The trend in declining sea floor precipitates is considered to be only a first order relationship and does not rule outtransient reversals in response to short term events There are late Ar chean platforms that are dominated by muds intraclasts ooids andor nonprecipitated stromatolites and lack the abundant en crusting precipitates that define the late Archean norm Simi larly the Neoproterozoic record contains exceptions to the gen eral dearth of macroscopic seafloor encrustations and other carbonates The occurin the so called precipitated exceptions FIG 6 Archean clastic carbonate sediments A Ripple cross stratified cap carbonates that overlie Neoproterozoic glaciogenic rocks ooid intraclast grainstone late Archean 2 5 Ga Cheshire Formation Be belt Zimbabwe Hand lens is 2 cm wide B Thin bedded see discussion below lingwe greenstone dolomitic lime mudstone Late Archean 2 5 Ga Frisco Formation Transvaal In an attempt to highlight this distinctive trend it should not Province South Africa Hammer is 30 cmlong be overlooked that all of these facies are associated with many conventional clastic carbonate facies Large sea floor fans of the late Archean carbonate platforms are often associated with The simplest interpretation is that Precambrian surface sea wave rippled ooid grainstones and wavy bedded interstratified water was substantially oversaturated with respect to calcium rippled with dolomitic lime mudstone drapes Fig carbonate well above the factor of 3 5 that is typical of the 6A These facies are identical in terms of their primary bedding oceans today Li et a 1969 so that the sea floor was directly textures and diagenesis coarse grains calcite mudstones do encrusted with prolific marine carbonate precipitates Grotzin lomite to the ubiquitous ribbon limestones of early Paleozoic ger 1989b Grotzinger and Kasting 1993 The only known age Demicco 1983 In other cases the sea floor fans are as analogs are nonmarine thermal spring and alkaline sociated with broad expanses or thick buildups of stromatolites lake deposits in which extreme levels of oversaturation result although the stromatolites themselves may also be constructed in massive precipitation at the sediment water interface Chaf at least in part of laminae that were precipitated in situ In other etz and Folk 1984 Bensen 1994 Jones and Renaut 1995 a cases successions of micritic limestones and dolostones may Fouke et 1999 Counter to intuition extreme oversaturation be present Fig 6B with uncommon development of fans does notresult in spontaneous micritic whitings in these set Consequently the development of the sea floor fan facies is tings waters are generally clear and sediment is uncommon in characterized by a high degree of variability with some plat the precipitated crusts Instead the precipiated crusts commonly forms apparently containing a smaller volume of sea floor pre feature growth of large crystals and in extreme cases with non cipitates e g Carawine Dolomite Simonson et aI 1993 and crystallographic and dendritic textures Accordingly the satu others constituting 50 or more by volume e g Cheshire and ration state of Precambrian surface seawater is inferred to have Gamohaan Formations Grotzinger et a 1993 Sumner 1997a been highest in the Archean declining through the Paleopro Sumner and Grotzinger this volume The important point is terozoic and Mesoproterozoic and reaching near Phanerozoic that in addition to the usual association of stromatolites grain values only during the the Neoproterozoic Grotzinger 1989b stones and mudstones the late Archean seafloor commonly Knoll and Swett 1990 Fairchild et aI 1990 Grotzinger and precipitated calcite and aragonite directly on the seafloor Kasting 1993 Grotzinger and Knoll 1995 Grotzinger and sometimes in remarkable abundance Kasting 1993 noted that this interpretation is consistent with 10 PRECAMBRIAN CARBONATES EVOLUTION OF UNDERSTANDING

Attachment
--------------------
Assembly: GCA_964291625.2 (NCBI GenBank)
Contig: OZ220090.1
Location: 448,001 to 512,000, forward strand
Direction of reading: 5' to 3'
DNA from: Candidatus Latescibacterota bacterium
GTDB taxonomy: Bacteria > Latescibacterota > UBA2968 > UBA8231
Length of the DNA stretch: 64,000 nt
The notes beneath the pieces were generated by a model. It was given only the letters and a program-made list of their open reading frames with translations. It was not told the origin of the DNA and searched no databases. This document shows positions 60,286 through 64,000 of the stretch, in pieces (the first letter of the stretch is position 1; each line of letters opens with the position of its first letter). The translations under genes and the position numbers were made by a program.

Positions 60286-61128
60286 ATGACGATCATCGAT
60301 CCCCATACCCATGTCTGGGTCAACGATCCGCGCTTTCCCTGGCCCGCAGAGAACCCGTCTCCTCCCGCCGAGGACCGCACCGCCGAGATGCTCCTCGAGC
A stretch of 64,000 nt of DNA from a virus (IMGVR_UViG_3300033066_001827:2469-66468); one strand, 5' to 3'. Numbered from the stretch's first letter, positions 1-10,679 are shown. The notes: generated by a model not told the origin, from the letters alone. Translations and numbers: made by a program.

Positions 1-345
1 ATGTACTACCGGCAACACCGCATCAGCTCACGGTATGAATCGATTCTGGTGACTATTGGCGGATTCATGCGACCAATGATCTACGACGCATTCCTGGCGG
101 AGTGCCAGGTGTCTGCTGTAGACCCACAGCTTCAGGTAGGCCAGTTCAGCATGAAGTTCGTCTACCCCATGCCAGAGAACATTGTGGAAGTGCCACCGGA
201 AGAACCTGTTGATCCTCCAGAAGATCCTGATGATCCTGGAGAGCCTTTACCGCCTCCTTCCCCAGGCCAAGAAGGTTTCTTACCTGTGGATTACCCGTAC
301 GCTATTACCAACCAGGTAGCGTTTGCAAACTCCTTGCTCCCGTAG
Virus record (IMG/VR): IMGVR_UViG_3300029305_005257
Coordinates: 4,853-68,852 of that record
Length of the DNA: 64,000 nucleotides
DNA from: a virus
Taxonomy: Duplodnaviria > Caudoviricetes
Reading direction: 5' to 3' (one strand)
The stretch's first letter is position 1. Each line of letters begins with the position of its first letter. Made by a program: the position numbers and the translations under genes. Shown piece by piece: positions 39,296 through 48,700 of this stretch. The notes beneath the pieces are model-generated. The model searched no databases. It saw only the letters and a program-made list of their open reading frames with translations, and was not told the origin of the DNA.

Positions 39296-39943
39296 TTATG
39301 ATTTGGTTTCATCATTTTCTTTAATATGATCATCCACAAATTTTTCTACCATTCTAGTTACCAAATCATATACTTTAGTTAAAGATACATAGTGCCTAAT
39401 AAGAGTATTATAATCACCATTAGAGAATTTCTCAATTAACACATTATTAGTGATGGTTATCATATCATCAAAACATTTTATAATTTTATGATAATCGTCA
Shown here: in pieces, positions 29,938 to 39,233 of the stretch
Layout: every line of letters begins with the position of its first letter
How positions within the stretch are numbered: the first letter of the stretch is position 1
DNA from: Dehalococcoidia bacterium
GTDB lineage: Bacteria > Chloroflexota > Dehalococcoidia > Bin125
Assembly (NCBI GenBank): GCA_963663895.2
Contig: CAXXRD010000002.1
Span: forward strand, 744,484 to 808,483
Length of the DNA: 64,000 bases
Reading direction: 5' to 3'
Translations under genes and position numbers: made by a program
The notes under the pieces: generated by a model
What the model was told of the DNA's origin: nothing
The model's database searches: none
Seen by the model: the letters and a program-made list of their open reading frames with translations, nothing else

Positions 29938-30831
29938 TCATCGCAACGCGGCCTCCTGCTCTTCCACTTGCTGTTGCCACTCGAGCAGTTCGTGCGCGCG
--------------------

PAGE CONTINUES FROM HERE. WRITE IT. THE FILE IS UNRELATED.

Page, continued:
observations that the partial pressure of atmospheric carbon di ozoic Kotuikan Formation it is clear that these primary min oxide may have been much greater early in Earth history Kast eralogies were contemporaneous Grotzinger 1986a Bartley et ing 1987 and that the total alkalinity in sea water may have aI this volume been much higher as a result Other theoretical arguments have been presented Kempe and Degens 1985 Kempe and Kaz Implications mierczak 1994 that also favor elevated in alkalinity early When combined with the data from late Archean platforms oceans albeit at extreme levels a substantial soda geologic seem where sea floor precipitates of both calcite and aragonite database on and carbonate however refutes evaporite deposits to have developed it is not clear that any long term trends in of such extreme and the conditions Young Long are interpretation the primary mineralogy of shallow marine carbonates pres 1977 Jackson and Ianelli 1981 Muir 1987 Buick and Dun ent for this time interval Similarly primary mineralogy as in 1987 1990 and 1993 and Grot lop Grotzinger Kasting Pope ferred from ooids does not show any obvious trends Simonson this volume The term decrease in the saturation zinger long and Jarvis 1996 Thus there is no evidence through this time state of seawater is to be related to at least two factors thought interval for a first order trend in mineralogy similar to that seen 1 term carbon from the long transfer of inorganic atmosphere for the Phanerozoic Sandberg 1983 Wilkinson et aI 1985 and ocean to the continents as a result of the formation 2 5 by Macroscopically visible precipitate structures are rare in 2 0 Ga of and stable continents of large capable preserving Neoproterozoic rocks Fig 4 In fact the only significant oc substantial limestone and dolostone and 2 a deposits major currences are associated with the cap carbonates discussed decrease in concentration of reduced and therefore more sol below One occurrence not associated with a cap carbonate uble iron and in seawater as a resultof a manganese Paleopro comprises calcite replaced aragonite botryoids associated with terozoic increase in levels in the and surface oxygen atmsophere stromatolites in the circa 900 Ma Atar Group Mauritania Fair seawater Sumner and 1996b It is that a Grotzinger postulated child et 1990 In another occurrence dolomite pseudo FeH and MnH acted in the does in as same manner as MgH cm are morphs ofaragonite fans up to 25 in diameter interpreted calcium carbonate precipitation Berner 1975 Mucci inhibiting to have been deposited in hypersaline low energy ponds rep and Morse and The 1983 Sumner Grotzinger I996b major sented by the Katakturuk Dolomite northern Alaska Clough decline of seafloor both and precipitates inorganic microbial and Goldhammer this volume The size ofthe Katakturukfans occurred hundreds of millions of before the Precambrian years are comparable to those seen in Archean carbonates and are Cambrian and thus cannot be related to the advent boundary anomalous with respect to other Neoproterozoic carbonates of carbonate secreting metazoans and higher algae In terms of is constrained Unfortunately the age of the Katakturuk poorly its effects on carbonate facies and textures this decline is as 543 Ma 800 Ma so it is difficult to place these carbonates as the significant Cambrian radiation of skeletonized organisms within a broader framework of secular evolution and the evolution of calcareous microplankton